L.F. & W.W. Carter “Extra Eight Day Lever Timepiece”, 1863-1868. Also known as the “Lewis Calendar No. 6”, this rare double-dial wall calendar from Luther and William is in excellent shape for its 150 years. The bezels are thick with polish and what-have-you and show some scuff marks and dings, but some rosewood graining still shows through. The very dark trim pieces top, bottom, and sides certainly look original. The case sides are rosewood veneer. It’s not a large clock, only 29 inches from tip to tip. The 6-inch time dial must be original, the calendar dial presumably repainted. Both glasses appear to be original. The calendar hands are correct, the time hands replaced I think. Inside is a Hubbell-signed 8-day lever movement that is running and keeping time, a Lewis calendar with an excellent green label “Manufactured by the Inventor”, and a brilliant blue label stating that the clock was made for “Vessels or Private Houses” by the Carters, “Patent Applied for”. The calendar hands are advancing. Some pencil notations on the back, one as early as 1877. Only one example in the Antique Clocks Price Guide, from 2006, sold for $1600 at Schmitt’s; it had replaced trim. $1250-$2500.
L.F. & W.W. Carter “Round Drop Wall Clock”, 1863-1868. The Carters appear to have made this clock in various sizes; Miller and Miller (Survey of American Clocks, Calendar Clocks, 1972) show three sizes, from 43 inches to 57 inches in length. This clock measures 48 inches in length, with a 12.5-inch time dial and a 10-inch calendar dial. Welch, Spring & Co. marketed a similar clock 53 inches in length. The case is rosewood and is in excellent condition, with only slight wear to the wood bezel on the time dial. All three glasses are old, the lower glass looks original, despite being in outstanding shape; note the small Union shield at the bottom. I’m guessing the time dial was repainted, the calendar dial may be original, with some chipping. The hands are period and appropriate but hard to know if original; the pendulum bob and stick look original. All three door locks work and there is a key. Good labels inside. The 8-day, weight-driven, time-only upside-down movement was made by Welch, has rolling pinions and retaining power, and shows the day of the week on the time dial; the Lewis Y calendar mechanism was made by Elias Burwell and shows the date and month. The movement is running nicely and the calendar is advancing. I’m not sure the weights are correct, as they would appear to be from a triple decker clock. This is one of three clocks that came from a collector of quality Carter calendar clocks. I can find no recent sales in the Antique Clocks Price Guide for a similar model; we estimate $2000-$3000.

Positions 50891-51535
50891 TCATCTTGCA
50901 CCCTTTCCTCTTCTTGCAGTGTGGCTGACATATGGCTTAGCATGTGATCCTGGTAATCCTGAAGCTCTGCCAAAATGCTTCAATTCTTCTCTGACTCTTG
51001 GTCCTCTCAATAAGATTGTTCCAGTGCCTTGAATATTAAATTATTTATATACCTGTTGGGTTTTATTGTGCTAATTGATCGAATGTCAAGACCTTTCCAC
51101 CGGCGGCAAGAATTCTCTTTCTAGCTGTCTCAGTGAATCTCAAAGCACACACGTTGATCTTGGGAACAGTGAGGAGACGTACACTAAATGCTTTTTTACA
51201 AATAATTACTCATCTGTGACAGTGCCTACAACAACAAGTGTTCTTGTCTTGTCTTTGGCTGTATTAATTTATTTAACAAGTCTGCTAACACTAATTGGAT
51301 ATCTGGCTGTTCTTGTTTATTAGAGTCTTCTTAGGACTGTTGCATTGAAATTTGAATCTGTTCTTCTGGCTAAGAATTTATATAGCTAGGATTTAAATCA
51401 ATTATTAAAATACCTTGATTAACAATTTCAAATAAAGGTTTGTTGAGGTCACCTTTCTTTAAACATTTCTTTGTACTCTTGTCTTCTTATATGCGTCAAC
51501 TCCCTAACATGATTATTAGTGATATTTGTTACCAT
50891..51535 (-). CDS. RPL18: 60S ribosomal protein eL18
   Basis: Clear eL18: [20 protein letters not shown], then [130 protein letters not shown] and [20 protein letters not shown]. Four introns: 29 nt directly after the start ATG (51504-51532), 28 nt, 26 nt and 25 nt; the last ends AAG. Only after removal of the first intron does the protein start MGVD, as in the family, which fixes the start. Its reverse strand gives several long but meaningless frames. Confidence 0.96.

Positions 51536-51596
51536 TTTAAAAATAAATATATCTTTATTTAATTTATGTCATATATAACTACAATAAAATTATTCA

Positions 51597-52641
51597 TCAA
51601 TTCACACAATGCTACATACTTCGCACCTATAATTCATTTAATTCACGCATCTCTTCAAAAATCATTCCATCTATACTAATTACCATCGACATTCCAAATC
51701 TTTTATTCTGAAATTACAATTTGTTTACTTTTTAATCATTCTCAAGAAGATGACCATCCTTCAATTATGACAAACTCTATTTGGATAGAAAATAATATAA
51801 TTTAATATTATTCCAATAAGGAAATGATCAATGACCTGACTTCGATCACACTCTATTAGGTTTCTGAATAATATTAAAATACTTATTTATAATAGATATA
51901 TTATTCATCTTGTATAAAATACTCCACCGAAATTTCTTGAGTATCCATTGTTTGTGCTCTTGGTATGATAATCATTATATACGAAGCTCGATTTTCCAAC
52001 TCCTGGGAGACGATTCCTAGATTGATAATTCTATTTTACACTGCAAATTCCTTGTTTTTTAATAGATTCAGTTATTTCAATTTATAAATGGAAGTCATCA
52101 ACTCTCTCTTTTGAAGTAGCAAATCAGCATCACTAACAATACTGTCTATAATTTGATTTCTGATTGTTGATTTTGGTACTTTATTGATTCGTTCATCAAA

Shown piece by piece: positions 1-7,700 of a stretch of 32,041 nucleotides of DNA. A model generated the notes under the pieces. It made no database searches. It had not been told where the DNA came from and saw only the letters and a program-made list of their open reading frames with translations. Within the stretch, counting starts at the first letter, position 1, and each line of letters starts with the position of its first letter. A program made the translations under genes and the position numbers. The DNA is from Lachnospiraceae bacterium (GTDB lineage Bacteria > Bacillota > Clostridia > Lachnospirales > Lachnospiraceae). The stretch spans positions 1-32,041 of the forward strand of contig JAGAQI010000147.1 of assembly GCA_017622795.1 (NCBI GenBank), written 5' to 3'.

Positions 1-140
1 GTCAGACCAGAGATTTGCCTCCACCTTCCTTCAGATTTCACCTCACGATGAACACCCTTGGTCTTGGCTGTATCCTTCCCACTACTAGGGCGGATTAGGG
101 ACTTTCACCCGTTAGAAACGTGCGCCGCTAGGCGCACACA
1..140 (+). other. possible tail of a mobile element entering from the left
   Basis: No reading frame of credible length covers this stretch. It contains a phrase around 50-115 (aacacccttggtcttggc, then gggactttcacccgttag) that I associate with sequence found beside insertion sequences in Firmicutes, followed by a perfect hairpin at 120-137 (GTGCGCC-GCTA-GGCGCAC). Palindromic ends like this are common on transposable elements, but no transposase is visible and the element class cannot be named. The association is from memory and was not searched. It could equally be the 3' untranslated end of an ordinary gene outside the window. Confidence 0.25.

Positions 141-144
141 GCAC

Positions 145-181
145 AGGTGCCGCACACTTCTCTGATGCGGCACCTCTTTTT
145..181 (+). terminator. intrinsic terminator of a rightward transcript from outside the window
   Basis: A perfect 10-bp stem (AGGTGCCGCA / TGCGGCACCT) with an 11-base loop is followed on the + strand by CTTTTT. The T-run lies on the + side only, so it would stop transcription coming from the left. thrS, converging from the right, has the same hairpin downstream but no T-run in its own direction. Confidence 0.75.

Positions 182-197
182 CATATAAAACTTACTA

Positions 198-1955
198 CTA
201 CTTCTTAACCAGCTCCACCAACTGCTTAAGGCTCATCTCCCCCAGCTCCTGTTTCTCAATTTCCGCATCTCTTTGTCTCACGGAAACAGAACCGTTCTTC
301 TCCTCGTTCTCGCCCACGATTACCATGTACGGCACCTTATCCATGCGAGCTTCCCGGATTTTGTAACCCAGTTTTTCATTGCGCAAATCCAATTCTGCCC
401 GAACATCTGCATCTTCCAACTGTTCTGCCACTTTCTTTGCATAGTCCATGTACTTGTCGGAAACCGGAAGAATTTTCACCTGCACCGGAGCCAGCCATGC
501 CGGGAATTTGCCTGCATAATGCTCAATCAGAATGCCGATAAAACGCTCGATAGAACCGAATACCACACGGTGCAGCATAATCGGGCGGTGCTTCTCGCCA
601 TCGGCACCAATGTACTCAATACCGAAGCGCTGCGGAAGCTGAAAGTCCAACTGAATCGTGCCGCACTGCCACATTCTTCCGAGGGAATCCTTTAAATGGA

Welch, Spring & Co. “Wagner, Hanging, B.W.”, 1877-1884. We had the mantel version of this double-dial calendar in our January auction; here is the equally uncommon wall version. It’s about 31 inches tip-to-tip, with 7-inch dials. Both dials are painted, the upper showing some chipping and soiling; both glasses appear to be original. The hands are either original or close matches to those shown in the catalog illustrations (pages 194-195 of Ly’s second edition ofWelch Clocks). The finials also match the illustrations, but I wouldn’t guarantee that all are original. The case appears to be mahogany and has a very old and possibly original finish. The temptation to clean it probably should be resisted. There is black flocking inside but no label; the back has padding on it and I could not see behind well enough to see if there was a label. The 8-day time-and-strike movement is unsigned but clearly of Welch origin; the clock is running, keeping time, and the weekday hand is advancing, but the lift bar for the lower dial is not triggering a date change and will need to be adjusted. Few sales in the Antique Clocks Price Guide, none recent. $1200-$1500.